At home and abroad, America’s disastrous war in Iraq hangs over the debate on Syria, feeding skepticism that US military action can deliver as promised.
“It’s the elephant in the room,” said Larry Korb, a former Pentagon official and a senior fellow at the Center for American Progress.
“Had we not had the Iraq war, there would be no real question here,” he said, suggesting that proposed strikes on Syria would have been “approved overwhelmingly” by Congress.
Now, however, President Barack Obama faces stiff resistance as he tries to persuade lawmakers and world leaders to punish the Syrian regime’s alleged use of chemical weapons.
In a painful irony, Obama — the Democratic senator who won the White House partly thanks to his opposition to the Iraq invasion — now finds himself arguing for another “war of choice” in the Middle East without UN backing.
The strange twist has not been lost on Obama, who once castigated his predecessor for pursuing a war of “undetermined length, at undetermined cost, with undetermined consequences.”
Acknowledging that “there’s a certain suspicion of any military action post-Iraq,” Obama has promised repeatedly that there will be no US boots on the ground in Syria.
And, in presenting its case for action, the Obama administration has been anxious to avoid accusations of hyping the intelligence, which tarnished the rationale for the Iraq invasion.
But for the most part, the argument against bombing the Syrian regime has not hinged on the credibility of intelligence reports.
Instead, skeptics have questioned the purported effect of the planned missile strikes and warned of unintended consequences.
Lawmakers in Washington and diplomats abroad have not forgotten being told by George W. Bush’s deputies that toppling Saddam Hussein would be a “cakewalk” with a modest price tag.
Instead, US forces stayed in Iraq for eight years, with 4,400 troops and an untold number of Iraqi civilians killed, at a cost of about three trillion dollars.
“I suspect a lot of the opposition to using force now stems from the bad taste that Iraq left in people’s mouths,” said Stephen Biddle, a professor of political science and international affairs at George Washington University.
“And it’s made them skeptical of claims that you can use a little bit force and be done,” he said.
According to a CNN poll released Monday, 59 percent of Americans said Congress should reject US military action against Syria and 69 percent said it is not in the country’s national interest to get involved in the conflict.
Despite the opposition to strikes, the survey showed most Americans believe the administration’s charges that President Bashar al-Assad’s regime used chemical weapons.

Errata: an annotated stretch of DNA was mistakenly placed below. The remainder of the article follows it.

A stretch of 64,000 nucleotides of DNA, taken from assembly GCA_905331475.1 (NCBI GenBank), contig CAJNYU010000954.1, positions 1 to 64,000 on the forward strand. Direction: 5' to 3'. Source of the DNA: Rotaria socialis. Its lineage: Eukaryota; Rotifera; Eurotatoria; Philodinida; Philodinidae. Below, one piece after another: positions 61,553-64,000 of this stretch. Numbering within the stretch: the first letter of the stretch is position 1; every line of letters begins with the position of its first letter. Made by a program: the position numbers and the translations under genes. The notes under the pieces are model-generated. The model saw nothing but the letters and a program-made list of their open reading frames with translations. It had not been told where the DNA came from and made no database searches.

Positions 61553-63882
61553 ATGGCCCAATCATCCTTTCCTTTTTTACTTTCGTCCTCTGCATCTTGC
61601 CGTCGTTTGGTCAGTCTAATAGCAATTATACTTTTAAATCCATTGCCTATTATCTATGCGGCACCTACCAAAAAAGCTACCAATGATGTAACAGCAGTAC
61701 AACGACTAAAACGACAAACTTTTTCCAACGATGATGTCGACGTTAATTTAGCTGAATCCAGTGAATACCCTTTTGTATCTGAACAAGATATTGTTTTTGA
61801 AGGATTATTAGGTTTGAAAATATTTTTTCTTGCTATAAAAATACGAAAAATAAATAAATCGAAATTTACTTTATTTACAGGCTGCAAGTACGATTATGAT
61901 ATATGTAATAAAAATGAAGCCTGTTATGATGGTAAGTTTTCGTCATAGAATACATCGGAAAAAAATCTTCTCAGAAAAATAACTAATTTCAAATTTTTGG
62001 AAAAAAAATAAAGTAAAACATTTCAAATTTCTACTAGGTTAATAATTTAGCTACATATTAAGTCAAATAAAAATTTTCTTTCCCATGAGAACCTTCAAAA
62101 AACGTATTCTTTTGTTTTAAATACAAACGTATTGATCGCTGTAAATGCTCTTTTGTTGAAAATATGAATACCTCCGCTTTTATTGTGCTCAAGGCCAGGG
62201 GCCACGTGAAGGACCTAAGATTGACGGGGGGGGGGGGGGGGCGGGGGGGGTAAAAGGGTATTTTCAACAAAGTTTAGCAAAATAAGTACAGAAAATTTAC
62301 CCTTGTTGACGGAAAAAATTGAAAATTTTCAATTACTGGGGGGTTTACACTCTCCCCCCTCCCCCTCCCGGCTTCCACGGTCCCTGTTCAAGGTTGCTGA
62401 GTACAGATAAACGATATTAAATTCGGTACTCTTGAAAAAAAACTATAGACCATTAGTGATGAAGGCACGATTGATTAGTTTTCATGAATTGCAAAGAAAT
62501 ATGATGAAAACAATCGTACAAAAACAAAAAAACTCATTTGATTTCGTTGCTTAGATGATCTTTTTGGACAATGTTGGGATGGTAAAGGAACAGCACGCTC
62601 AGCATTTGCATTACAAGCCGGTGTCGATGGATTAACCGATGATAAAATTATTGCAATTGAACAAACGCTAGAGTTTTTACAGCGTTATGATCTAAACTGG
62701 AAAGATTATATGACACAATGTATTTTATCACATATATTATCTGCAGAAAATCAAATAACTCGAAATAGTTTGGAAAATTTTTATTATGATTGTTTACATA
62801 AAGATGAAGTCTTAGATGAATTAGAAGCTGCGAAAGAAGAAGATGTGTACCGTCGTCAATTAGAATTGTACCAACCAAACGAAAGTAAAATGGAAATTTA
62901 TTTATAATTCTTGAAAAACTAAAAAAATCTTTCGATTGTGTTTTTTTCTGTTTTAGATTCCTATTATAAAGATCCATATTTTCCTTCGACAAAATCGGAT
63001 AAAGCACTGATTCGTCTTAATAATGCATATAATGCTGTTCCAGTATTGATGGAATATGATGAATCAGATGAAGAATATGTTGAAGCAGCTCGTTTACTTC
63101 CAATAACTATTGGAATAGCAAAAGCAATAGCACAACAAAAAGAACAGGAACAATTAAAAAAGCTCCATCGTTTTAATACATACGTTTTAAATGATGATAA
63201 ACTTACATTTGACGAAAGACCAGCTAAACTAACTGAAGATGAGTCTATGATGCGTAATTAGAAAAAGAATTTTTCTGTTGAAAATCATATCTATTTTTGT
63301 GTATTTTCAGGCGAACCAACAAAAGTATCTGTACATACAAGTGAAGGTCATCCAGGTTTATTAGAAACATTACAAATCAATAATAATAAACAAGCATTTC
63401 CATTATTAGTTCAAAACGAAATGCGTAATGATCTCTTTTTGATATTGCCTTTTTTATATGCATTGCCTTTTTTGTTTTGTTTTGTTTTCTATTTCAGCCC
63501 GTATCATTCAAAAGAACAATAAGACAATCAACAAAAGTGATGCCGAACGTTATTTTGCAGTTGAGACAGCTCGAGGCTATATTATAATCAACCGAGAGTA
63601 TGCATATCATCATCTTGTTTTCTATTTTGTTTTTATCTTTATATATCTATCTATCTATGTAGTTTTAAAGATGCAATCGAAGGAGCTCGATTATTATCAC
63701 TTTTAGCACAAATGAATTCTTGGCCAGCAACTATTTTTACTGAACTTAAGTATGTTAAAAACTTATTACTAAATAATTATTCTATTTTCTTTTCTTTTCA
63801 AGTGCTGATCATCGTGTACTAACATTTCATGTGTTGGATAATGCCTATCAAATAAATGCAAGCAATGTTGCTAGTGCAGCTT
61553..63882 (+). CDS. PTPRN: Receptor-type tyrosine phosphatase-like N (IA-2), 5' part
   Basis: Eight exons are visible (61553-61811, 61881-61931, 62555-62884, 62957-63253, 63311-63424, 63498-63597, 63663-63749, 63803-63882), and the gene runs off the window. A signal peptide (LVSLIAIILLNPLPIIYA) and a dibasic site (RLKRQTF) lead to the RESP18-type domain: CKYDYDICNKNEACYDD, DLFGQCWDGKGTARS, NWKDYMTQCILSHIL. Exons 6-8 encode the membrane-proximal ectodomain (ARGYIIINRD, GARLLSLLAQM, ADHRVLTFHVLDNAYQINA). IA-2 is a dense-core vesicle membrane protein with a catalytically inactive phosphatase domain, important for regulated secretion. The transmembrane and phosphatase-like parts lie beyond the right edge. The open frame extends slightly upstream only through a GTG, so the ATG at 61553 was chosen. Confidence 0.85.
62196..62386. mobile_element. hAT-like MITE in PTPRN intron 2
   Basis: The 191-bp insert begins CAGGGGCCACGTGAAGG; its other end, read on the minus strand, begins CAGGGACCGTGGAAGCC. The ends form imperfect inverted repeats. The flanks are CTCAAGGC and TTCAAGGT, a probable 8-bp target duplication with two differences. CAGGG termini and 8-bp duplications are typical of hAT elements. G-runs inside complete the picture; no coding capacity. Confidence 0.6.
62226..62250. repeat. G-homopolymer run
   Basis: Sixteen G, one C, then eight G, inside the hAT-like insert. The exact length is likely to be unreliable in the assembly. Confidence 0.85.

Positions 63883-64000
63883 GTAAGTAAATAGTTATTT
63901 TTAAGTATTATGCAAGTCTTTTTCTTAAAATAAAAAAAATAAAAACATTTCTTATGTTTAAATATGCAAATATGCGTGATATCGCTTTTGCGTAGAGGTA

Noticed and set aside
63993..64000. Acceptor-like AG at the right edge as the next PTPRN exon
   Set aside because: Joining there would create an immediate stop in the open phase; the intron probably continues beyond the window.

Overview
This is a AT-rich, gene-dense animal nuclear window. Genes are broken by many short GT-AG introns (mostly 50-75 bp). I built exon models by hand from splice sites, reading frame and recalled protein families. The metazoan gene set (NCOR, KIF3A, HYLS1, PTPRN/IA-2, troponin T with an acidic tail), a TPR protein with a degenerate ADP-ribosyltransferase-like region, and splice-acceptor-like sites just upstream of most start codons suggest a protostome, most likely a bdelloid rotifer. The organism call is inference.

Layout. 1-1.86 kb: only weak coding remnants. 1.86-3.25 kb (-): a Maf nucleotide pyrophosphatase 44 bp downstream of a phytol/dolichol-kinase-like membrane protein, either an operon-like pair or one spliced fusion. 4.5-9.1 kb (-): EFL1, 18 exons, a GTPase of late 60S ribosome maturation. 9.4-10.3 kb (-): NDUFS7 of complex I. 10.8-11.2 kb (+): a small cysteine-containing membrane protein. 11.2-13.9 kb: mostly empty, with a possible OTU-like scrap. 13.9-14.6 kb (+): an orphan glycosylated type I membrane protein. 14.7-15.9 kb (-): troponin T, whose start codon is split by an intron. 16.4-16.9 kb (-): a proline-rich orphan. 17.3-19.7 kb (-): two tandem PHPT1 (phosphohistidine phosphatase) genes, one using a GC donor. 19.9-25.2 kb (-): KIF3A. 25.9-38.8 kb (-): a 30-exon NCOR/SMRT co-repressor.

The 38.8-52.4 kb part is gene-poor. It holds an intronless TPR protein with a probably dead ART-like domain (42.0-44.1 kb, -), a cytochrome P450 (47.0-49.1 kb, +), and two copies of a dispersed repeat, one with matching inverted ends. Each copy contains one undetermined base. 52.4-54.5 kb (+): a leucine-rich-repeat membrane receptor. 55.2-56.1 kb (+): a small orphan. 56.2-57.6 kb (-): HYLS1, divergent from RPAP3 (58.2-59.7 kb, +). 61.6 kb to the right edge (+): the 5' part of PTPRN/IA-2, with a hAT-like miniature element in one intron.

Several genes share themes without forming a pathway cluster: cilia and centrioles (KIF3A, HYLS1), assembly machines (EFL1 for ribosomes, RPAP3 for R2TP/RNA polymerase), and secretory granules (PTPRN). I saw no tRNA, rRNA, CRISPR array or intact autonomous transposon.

The hangover from the Iraq conflict has fed deep skepticism among America’s allies, and its impact was on full display when British MPs voted against taking part in any American-led missile strikes.
“The well of public opinion was well and truly poisoned by the Iraq episode and we need to understand the public skepticism,” said Prime Minister David Cameron, whose call for intervention went down to resounding defeat in the British parliament.
There is little enthusiasm for intervention among US military leaders, who saw the Iraq debacle unfold and came away wary of nation building and “regime change.”
Much of the top brass would prefer to avoid any action that could draw the United States into the cauldron of Syria’s civil war.
The chairman of the Joint Chiefs of Staff, General Martin Dempsey, has endorsed “limited” strikes on Syria, but he has said Iraq weighs heavily on his mind and has repeatedly warned of the risks of trying to oust Assad.
“Once we take action, we should be prepared for what comes next. Deeper involvement is hard to avoid,” he wrote last month in a letter to senators.
The crisis over Syria has led commentators to invoke references to the “ghost” of the Iraq war and the “burden” of Bush’s legacy.
Bush “gave every world leader, every member of Congress a reason to keep the dogs of war on a leash,” wrote Timothy Egan in The New York Times.
“The isolationists in the Republican Party are a direct result of the Bush foreign policy,” he wrote.
“A war-weary public that can turn an eye from children being gassed – or express doubt that it happened – is another poisoned fruit of the Bush years.”